Around 10:30 p.m. on Thursday, March 27, the cops showed up at Club Pop—a biweekly 18-and-over electronic-and-rock-music dance night at Chop Suey—and told them that they were being too loud, according to Chop Suey management. The sound engineer turned it down a bit, but the booming bass of songs like Justice's "D.A.N.C.E." crept back up. At around 12:30 a.m., 15 minutes into the set of their national headliner Tim Sweeney, the cops showed up a second time and demanded they turn it down again. When Chop Suey complied, at least half of the night's 240 paying customers left, after having paid $10 for tickets. (By press time, The Stranger was not able to get a police report from that night.)
"The thing about this kind of [electronic] music is that when people go out to hear it, they are paying for a great sound system. Otherwise, they could just listen to it in their bedroom," says Club Pop promoter Michael Yuasa. The end-of-night exodus didn't surprise him. "If you can't feel the bass in your chest, no one wants to dance."
In the past couple of weeks, clubs along south Capitol Hill between Broadway and 15th Avenue say they've noticed an increase in visits from city and state officials. Considering the area's longtime reputation for nightlife activity and its relative distance from any housing, the reported rash of officers touring clubs and telling businesses to reduce noise is strange. Especially since there are no current rules regulating the decibels a club puts out.
Neumo's, a nearby nightclub, says it's been visited many times lately by the police, the liquor board, the city attorney's office, and the fire department. "During the month of March, we've been visited by Seattle police two or three times a week," says co-owner Steven Severin. "Sometimes they come back twice in a night, and twice they have come in with five officers." He reports the city told him that Neumo's was also being visited by undercover police.
Attributing the increased attention to recent violence on Capitol Hill, the police department simply said: "SPD should be in the establishments checking with owners and looking for issue or violations"; the liquor board said that it's been to Neumo's four times since the beginning of February—twice to respond to written complaints and once at the behest of the club. Overall, they consider Neumo's to be a "good licensee." City Attorney Tom Carr and Council Member Nick Licata's office (which oversees the nightlife committee) say that their offices have no direct focus on any of the south Capitol Hill club strip.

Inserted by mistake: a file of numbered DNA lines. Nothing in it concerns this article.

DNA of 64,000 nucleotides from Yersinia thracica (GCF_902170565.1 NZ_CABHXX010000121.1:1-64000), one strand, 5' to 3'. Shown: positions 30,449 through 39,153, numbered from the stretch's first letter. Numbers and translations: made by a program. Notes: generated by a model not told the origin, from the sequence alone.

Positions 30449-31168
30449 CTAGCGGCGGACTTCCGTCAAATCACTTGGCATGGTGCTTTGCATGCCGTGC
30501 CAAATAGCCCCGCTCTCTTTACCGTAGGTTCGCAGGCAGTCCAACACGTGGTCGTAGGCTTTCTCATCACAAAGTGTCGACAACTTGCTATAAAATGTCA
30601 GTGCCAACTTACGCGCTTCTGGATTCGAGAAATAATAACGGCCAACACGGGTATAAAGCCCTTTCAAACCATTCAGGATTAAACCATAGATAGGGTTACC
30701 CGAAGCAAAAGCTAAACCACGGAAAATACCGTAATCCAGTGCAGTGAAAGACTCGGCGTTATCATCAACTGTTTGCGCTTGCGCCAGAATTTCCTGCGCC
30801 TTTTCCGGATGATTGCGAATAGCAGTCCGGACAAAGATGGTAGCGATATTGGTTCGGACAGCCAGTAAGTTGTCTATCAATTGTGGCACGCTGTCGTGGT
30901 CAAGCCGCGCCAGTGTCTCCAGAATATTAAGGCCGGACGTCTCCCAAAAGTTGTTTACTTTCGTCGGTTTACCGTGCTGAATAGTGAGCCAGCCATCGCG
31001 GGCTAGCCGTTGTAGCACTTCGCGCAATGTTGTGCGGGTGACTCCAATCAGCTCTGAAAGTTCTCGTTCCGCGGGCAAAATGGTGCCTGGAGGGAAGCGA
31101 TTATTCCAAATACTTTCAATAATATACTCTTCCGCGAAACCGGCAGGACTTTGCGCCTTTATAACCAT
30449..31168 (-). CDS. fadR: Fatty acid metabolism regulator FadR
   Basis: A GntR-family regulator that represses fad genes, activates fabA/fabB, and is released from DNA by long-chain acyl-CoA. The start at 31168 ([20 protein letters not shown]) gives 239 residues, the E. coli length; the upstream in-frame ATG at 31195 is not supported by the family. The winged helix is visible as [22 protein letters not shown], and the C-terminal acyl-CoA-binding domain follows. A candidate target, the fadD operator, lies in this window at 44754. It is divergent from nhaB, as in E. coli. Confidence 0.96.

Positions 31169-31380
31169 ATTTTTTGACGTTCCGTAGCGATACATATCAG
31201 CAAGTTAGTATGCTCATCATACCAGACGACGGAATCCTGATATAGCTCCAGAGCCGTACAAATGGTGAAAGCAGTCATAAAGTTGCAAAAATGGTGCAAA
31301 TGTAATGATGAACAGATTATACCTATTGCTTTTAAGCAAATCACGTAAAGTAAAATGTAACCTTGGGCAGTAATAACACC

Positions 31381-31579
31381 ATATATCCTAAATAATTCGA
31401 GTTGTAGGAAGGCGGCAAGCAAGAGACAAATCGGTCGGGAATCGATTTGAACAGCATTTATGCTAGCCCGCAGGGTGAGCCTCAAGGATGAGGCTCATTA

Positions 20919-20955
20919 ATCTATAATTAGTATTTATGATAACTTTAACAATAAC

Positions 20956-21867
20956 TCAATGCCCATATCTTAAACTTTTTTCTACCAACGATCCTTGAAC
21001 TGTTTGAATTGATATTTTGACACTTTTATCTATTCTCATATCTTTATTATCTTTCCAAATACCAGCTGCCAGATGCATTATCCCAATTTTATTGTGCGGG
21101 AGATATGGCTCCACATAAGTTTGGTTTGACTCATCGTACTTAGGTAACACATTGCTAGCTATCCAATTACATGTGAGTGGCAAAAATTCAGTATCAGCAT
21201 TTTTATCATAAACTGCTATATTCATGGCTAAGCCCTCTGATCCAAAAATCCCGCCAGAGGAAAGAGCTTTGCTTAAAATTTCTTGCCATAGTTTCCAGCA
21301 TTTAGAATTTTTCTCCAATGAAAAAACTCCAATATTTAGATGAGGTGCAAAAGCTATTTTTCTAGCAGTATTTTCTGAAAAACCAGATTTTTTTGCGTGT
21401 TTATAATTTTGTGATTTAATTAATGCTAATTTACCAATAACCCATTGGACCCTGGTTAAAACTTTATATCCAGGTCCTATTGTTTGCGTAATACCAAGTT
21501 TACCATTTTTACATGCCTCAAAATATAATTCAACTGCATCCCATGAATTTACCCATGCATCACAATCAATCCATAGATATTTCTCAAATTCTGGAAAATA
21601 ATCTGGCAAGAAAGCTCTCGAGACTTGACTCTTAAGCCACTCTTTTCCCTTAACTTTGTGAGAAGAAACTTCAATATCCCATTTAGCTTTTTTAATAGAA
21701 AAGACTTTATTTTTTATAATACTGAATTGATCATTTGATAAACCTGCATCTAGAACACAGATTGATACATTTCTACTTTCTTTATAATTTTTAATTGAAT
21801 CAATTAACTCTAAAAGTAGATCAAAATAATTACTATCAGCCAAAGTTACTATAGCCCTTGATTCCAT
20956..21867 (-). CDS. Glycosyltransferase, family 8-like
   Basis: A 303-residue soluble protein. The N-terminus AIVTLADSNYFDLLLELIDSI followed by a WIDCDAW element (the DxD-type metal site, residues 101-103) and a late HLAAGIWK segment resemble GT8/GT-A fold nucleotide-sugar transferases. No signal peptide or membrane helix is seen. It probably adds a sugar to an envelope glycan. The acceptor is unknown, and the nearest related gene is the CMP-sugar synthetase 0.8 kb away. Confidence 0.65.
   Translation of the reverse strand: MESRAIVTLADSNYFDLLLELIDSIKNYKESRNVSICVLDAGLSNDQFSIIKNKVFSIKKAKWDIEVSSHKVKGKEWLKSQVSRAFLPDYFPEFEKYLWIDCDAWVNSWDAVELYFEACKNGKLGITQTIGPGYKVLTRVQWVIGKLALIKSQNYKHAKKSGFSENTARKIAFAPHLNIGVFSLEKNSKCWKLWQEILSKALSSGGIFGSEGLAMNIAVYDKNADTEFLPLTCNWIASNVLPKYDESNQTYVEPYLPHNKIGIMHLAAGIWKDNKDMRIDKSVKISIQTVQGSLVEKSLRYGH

Severin is still confused about the noise rules and the police presence. "They've told us that Neumo's is too loud, but we are asking, 'what is too loud?'" The current rules for noise come from the Seattle Municipal Code, which bars "loud and raucous, frequent, repetitive noise," from an amplified or unamplified source—there are no decibel standards, and no difference between a nightlife establishment and a house party. If it sounds noisy, cops can demand it be turned down.
Neumo's is in a relative dead zone for housing—there are no residential units within a block of the club, and the closest ones are above another nightlife establishment, the Wildrose. "Without an actual decibel-meter reading, we're not going to turn it down," Severin says. "If we are breaking [a] law, then we'll turn it down."
Chop Suey owner John Villesvik says that every time the police have shown up, the employees have asked for a noise reading so that they can compare it with their own in order to monitor their own noise. In the eight visits from police they say they've had since March 13, they've never received a reading. "We want to establish a baseline so we can compare and keep our noise down to a nonsubjective level," says Villesvik. "Right now, [the police] are making a judgment call. It's a puzzle for us." When the officers showed up to Chop Suey last Thursday, they reportedly weren't carrying a decibel meter. "Our sound person took a measurement with our decibel reader and asked to compare it to the officer's," says Yuasa. "The officer said that she left her meter in her locker that night."
On June 1, the new nightlife ordinance will go into effect which will make it "unlawful for a person to have allowed to originate noise from the property that is audible from inside the residence of a person of normal hearing." Chop Suey is covering its bases. It is installing a few thousand dollars of structural improvements, and swapping out some of the sound equipment, which it rents. "With the new ordinance coming in, we're upgrading our sound system to be ready," says Villesvik. The upgrades should "sound exactly the same inside the club, but have a shorter throw, so the sound doesn't go as far outside."